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Pet care industry fetches record-breaking sales in 2018

Annual spending figures from the American Pet Products Assn. for 2018 show strong overall growth, with pet food leading the pack, at $30.32 billion.

Spending on pet food continues to make up the majority of dollars spent in the industry, at $30.32 billion in 2018.
Spending on pet food continues to make up the majority of dollars spent in the industry, at $30.32 billion in 2018.

Consumers love their pets—to the tune of a record-breaking $72.56 billion spent on food, supplies/over-the-counter medications, veterinary care, live animal purchases, and other services in 2018. That’s an increase of more than 4% over 2017’s $69.51 billion, according to the American Pet Products Assn. (APPA), which compiles spending figures each year for the pet-care industry.

“Millennials continue to be the largest pet-owning demographic, and this shows in the data,” says Bob Vetere, President and CEO of APPA. “We know this generation is willing to pay more for quality products and services to improve the health and well-being of their pets. Today more than ever, pet owners view their pets as irreplaceable members of their families and lives, and it’s thanks to this that we continue to see such incredible growth within the pet care community.”

Spending on pet food continues to make up the majority of dollars spent in the industry, at $30.32 billion in 2018, with premium dog food accounting for the most frequent type of food purchased, followed by generic and natural food. Rather than a higher volume of food being sold, the ongoing growth in this category likely stems from rising prices and sales of higher-priced foods made with quality ingredients. An interest in natural, locally-sourced treats and chews has never been higher across U.S. pet owners.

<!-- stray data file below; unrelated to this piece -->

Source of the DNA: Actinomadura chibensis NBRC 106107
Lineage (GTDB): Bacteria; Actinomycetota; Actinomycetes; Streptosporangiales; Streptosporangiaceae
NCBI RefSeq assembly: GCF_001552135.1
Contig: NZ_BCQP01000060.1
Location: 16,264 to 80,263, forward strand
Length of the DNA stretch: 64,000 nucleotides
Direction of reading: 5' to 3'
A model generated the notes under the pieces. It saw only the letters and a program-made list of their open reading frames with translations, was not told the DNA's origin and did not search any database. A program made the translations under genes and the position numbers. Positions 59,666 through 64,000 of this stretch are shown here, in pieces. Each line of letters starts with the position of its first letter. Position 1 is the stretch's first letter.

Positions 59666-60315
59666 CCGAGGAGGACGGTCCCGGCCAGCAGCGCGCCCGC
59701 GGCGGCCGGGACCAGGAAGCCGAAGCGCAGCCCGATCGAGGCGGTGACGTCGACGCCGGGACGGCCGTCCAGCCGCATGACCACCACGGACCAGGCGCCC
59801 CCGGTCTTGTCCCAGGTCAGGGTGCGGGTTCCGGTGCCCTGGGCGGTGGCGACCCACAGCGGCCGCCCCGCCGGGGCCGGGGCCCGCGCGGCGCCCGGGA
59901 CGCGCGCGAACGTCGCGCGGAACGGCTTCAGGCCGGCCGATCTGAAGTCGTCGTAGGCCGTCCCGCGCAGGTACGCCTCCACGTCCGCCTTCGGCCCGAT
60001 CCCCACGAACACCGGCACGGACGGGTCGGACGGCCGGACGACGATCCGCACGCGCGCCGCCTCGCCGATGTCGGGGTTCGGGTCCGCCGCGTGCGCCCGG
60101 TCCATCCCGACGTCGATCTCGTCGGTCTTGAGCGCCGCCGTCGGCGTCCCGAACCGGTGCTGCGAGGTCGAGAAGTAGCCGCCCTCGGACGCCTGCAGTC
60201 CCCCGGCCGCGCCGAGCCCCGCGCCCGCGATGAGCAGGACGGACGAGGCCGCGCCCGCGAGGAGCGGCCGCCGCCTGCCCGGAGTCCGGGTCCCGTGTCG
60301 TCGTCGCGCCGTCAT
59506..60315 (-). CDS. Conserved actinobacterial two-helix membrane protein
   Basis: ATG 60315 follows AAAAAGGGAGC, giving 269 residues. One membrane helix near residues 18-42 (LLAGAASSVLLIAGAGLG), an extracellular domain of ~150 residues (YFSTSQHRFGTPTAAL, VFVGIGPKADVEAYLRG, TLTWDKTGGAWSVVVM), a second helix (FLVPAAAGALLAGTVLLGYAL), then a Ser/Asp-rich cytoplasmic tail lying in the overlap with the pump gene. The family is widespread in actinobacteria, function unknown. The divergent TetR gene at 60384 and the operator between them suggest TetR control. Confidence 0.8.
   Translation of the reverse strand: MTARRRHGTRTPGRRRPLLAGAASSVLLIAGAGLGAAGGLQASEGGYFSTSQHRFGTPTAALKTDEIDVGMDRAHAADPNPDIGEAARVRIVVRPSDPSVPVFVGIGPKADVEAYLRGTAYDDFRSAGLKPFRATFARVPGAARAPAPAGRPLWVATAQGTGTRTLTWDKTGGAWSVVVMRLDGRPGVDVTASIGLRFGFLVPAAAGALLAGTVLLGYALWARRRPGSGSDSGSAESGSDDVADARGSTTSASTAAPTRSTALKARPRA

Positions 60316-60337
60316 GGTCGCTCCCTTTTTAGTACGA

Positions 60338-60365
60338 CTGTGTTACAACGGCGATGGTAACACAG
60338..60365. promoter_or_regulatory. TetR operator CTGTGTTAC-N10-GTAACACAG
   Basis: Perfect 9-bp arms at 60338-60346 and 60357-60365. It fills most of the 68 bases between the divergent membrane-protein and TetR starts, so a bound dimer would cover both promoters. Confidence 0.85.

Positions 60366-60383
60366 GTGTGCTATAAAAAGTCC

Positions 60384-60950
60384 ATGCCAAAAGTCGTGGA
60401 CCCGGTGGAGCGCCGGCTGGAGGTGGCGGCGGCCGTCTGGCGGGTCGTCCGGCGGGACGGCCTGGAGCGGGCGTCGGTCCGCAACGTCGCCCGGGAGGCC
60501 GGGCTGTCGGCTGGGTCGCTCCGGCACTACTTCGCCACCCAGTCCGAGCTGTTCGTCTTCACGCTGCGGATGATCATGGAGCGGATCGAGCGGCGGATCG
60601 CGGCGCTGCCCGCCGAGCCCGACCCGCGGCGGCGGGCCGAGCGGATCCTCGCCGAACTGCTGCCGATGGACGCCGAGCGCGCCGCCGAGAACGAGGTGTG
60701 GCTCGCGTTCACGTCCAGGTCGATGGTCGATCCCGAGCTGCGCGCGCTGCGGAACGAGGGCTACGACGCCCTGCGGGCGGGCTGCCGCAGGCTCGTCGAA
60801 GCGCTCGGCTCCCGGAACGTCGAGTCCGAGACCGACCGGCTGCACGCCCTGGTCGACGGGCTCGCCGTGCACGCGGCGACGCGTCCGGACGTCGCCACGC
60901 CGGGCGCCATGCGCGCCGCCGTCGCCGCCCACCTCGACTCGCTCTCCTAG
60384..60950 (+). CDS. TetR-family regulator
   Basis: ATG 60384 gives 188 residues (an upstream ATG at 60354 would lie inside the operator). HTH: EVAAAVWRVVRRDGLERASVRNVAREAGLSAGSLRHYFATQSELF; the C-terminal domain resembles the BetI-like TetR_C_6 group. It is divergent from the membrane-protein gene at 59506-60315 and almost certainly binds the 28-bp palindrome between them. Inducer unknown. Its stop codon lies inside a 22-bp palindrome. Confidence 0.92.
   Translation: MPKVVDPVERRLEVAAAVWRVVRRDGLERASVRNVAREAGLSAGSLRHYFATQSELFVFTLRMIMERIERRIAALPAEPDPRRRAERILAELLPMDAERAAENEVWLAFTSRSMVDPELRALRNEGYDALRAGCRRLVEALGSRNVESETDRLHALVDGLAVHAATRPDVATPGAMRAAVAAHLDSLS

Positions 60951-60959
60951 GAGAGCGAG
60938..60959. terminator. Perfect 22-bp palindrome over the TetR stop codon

APPA estimates sales of pet food will grow by 4.5% from 2018 to 2019 to reach $31.68 billion. “In the coming year, we anticipate steady growth in the pet food category thanks to opportunities that reside in specialized diets, targeting the aging pet population and pets with unique dietary needs,” Vetere says. “The availability of fresh food options and subscription delivery programs is also expected to increase spending in this category.”

Coming in at $18.11 billion, veterinary care remains the second highest source of spending in the pet care community, surpassing growth in any other category at a rate of 6.1%.

Following veterinary care, spending on supplies and OTC medications holds the spot for the third highest source of pet spending. Up 6% from 2017, $16.01 billion was spent on items such as beds, collars, leashes, toys, travel items, clothing, food and water bowls, pet tech products, and other accessories. The use of pet meds and supplements to ensure longer, healthier lives for pets continues to increase. APPA estimates sales in this category will grow to $16.44 in 2019, an increase of 2.7%.

Pet services outside of healthcare including services such as grooming, boarding, walking, training, pet sitting, and yard services saw a slight decrease, dropping 0.8%. The live animal purchases category experienced a 4.3% decline compared to the year before. Contributing $2.01 billion in 2018, this category makes up the smallest area of total pet industry spend.

“People across generations are keeping their pets longer, thus reducing the acquisition of new pets,” says Vetere. “However, with spending on our pets higher than ever before, it’s clear that giving pets the best lives possible is still a top priority for pet owners, and they’re willing to spend more on the quality products and services they consume if it means more quality time with their beloved companions.”

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